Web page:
Diabetes Pump

**All videos are done by Dr. Michael Greger M.D. to learn more about Dr. Greger please visit his website or his YouTube channel by click here.

Diabetes Pump Facts

For diabetes patients in need of regular insulin shots, use of an insulin pump might be a suitable option which prevents the need for constant injections. These computerized pumps are almost like a substitute for a normal working pancreas. By releasing insulin into the body at regular intervals in the same way a pancreas would under normal circumstances, insulin pumps safeguard patients from suffering complications they might experience by forgetting to take insulin shots at designated times.

How Pumps Work

Insulin pumps are programmable so that the proper amount of insulin is delivered depending upon the patient’s needs. They do not completely free diabetic patients from responsibility, as patients must still regularly check their blood sugar levels and may have to make adjustments in their insulin intake depending upon readings. They also have to make sure that they adjust their intake when engaging in physical exercise. Furthermore, the use of an insulin pump is not a replacement for a healthy diet.

People who use insulin pumps generally go about using them in one of two ways. Some patients administer their insulin injections at what is known as a bolus rate. This is when a large amount of insulin is delivered to the body prior to consumption of food or drink. This is done so that insulin will aid metabolic rates when they are most needed. Pumps also deliver insulin at a basal rate. This is when insulin pumps most resemble natural pancreatic function, as insulin is delivered with some constancy. These rates are not mutually exclusive, and often both are used to ensure proper insulin levels at all times.


There are many upsides to the use of a pump to help manage diabetes. Not only is insulin injected at a normal rate with precision accuracy in terms of injection levels, but patients are allowed a bit more freedom in the way they live. Hypoglycemic tendencies are not as commonly present in patients who use insulin pumps as they are with patients who undergo other forms of treatment. In addition, overall blood sugar levels are generally much better in patients who use insulin pumps; they are less likely to be too high or too low.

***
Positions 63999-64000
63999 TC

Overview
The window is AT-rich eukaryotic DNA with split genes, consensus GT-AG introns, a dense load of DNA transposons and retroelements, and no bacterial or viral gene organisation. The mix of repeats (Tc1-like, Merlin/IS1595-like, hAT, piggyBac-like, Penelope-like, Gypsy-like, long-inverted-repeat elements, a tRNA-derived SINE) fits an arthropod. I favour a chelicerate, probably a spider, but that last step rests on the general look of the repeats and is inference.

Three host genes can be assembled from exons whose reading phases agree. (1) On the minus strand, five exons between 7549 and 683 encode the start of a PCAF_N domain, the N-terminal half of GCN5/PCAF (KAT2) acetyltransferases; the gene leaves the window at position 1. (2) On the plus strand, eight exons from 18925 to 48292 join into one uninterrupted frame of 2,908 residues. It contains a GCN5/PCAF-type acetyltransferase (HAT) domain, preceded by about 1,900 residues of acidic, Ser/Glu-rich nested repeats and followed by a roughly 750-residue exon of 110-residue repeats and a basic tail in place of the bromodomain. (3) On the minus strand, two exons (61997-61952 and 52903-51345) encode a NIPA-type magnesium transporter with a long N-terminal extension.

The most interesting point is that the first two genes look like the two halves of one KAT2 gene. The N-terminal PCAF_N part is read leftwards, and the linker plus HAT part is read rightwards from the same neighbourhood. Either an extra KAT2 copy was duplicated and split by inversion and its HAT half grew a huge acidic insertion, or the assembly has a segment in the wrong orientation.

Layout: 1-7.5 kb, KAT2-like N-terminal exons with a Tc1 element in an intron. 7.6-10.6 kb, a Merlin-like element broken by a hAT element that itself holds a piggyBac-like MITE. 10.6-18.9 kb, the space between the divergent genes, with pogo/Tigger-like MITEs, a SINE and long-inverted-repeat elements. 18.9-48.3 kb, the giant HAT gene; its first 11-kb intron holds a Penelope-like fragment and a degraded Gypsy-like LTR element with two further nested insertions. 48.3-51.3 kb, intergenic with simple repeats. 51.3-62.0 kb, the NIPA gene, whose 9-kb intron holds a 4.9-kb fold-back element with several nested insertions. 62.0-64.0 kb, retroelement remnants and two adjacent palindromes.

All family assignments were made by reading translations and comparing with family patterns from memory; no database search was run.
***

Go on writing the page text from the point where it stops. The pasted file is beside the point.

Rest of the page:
Furthermore, insulin pumps are an effective safeguard against what is known as the dawn phenomenon. This is a common symptom experienced by many diabetes patients, in which blood sugar rises due to a release in hormones early in the morning. In people without diabetes, this hormonal release is necessary because insulin often lowers blood sugar levels in the early hours before waking. The hormonal release helps to keep these levels from getting too low, but in diabetic patients it can result in a spike of blood sugar that insulin pumps can help to regulate.


There are some downsides to using insulin pumps. For some, the main drawback is that the pump provides a visible indication of their disease. Some people may find this embarrassing if they attach a stigma to having diabetes. On a more practical note, the constancy of insulin injections means that insulin must be regularly supplied. This can be very costly over time. Since the injections are done through a catheter, there can also be a risk of infection if the region is not kept clean at all times.

Finally, there is the chance that patients may experience diabetic ketoacidosis. This is a condition which arises when insulin levels are lower than desired. In such circumstances, the body will begin to use fatty acids as its metabolic fuel source. This can cause pain and nausea, as well as blood in the vomit and even pancreatitis or appendicitis. Patients whose insulin pumps are not working properly may be unaware of the problem, increasing the possibility of suffering from this complication.


Insulin pumps can be highly valuable tools, but there is never a substitute for regular monitoring of blood sugar to help ensure that complications do not arise. While using an insulin pump may decrease the number of limitations on the diabetic patient’s lifestyle, that does not mean that they must not retain some level of responsibility. Failure to make sure that pumps are properly functioning can lead to dire results, but proper use can assure that insulin pumps provide more benefits than burdens.